The wave of protests in the last few weeks has shaken Iraq’s post-2003 political system to the core, as the government’s use of violence against peaceful protesters has seriously undermined the system’s legitimacy. Prime Minister Adil Abd al-Mahdi, in office exactly one year on October 25, may have to resign. Yet Iraq, in a formal sense, has a democratic political system. It held a national election in May 2018, and long-awaited provincial elections were recently set for April 1 of next year, now less than six months away. This raises the question of why so many Iraqis from the country’s Shia-majority provinces—which elect the political elite—have felt the need to take to the streets to force the government out.
The structure of Iraqi election law is part of the problem. The new provincial election law passed on July 22 set in motion the country’s first provincial elections since 2013. Unlike parliament, whose four-year terms are set in the constitution and whose authority instantly lapses upon expiry, provincial governments have a statutory four-year term. Under existing law, these terms are automatically extended whenever they run late. While the cabinet normally exercises the authority to set elections, parliament set the date as April 1, 2020 in Article 13 of the new law.
Yet even before the recent round of protests, the electoral system’s legitimizing capabilities were in question. Last year’s parliamentary election drew just 44 percent participation, a notably low turnout. The new election law favors the dominant factions, and the legacy of last year’s flawed election and disillusionment with scandals, which have engulfed most provincial governments, suggest participation could decline further. If an election does nothing more than shift the balance of power within what is viewed as a kleptocracy, it cannot not take Iraq forward.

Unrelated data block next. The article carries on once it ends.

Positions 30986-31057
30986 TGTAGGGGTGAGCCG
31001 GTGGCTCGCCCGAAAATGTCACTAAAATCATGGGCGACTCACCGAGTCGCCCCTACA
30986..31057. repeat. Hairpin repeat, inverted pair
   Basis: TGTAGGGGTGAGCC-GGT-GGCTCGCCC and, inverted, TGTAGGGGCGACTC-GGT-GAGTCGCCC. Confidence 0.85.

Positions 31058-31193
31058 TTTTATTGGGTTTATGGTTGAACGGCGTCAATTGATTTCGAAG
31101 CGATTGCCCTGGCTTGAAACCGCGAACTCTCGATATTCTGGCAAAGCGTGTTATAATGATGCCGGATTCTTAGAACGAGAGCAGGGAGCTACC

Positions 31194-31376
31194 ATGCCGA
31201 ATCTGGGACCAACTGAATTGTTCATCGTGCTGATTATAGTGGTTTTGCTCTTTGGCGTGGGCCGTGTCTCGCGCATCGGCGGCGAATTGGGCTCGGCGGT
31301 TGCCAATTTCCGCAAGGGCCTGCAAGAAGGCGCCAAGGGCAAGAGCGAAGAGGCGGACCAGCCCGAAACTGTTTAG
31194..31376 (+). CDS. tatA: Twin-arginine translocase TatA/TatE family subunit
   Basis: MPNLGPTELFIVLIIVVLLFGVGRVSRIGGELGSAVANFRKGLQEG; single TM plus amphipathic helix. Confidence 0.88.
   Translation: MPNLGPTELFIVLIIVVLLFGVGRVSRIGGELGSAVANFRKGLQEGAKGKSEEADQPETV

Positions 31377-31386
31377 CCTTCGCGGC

The new law was written to favor large blocs and, therefore, the highly unpopular dominant political class. Prime Minister Abd al-Mahdi submitted a bill to parliament which contained a range of amendments to existing law, including measures to make provincial governments more stable and to give 30 percent of seats in the election to the candidates with the highest votes, regardless of party. This latter provision was a step toward balancing out a voting system designed to favor the larger blocs, allowing prominent locals with no national organization a chance to compete.
The parliamentary committee charged with managing the bill shredded Abd al-Mahdi’s version, discarding all his key reforms. The election procedure provision in Article 9 is most crucial. The national election law changed after the 2013 provincial election, in which many small province-based parties won seats. Then-Prime Minister Nuri al-Maliki was explicit about the need to amend the law following that election, saying that it “produced weak governments.” Al-Maliki was referring to what is called the Sainte-Laguë Formula, a seat allocation formula of European origin in which party votes are divided by successive odd numbers starting with 1.0 (increasing the divisor makes it harder for parties to win their initial seat). Distribution of seats after the first seat are not impacted, and so incremental changes in the divisor are often aimed at making it more difficult for a small party to win its first seat. A 1.7 divisor was used during the 2014 and 2018 national elections, and this successfully excluded the small parties. As a result, the established parties demanded an even more favorable 1.9 divisor. Abd al-Mahdi included the number in his bill while also adding a pro-local candidate provision (noted above) as a counterbalance.
Another provision of this tendency is the reduction in the number of seats in each council. Article 18 amends the existing law to provide that each council will have 10 members plus one additional member for every 200,000 in population. This does not include minority reserve seats, which are additional. Thus, Basra, for example, will decrease from 35 seats to 20. Such a provision impacts the seat allocation formula in a way that increases the minimum number of votes needed to win a seat.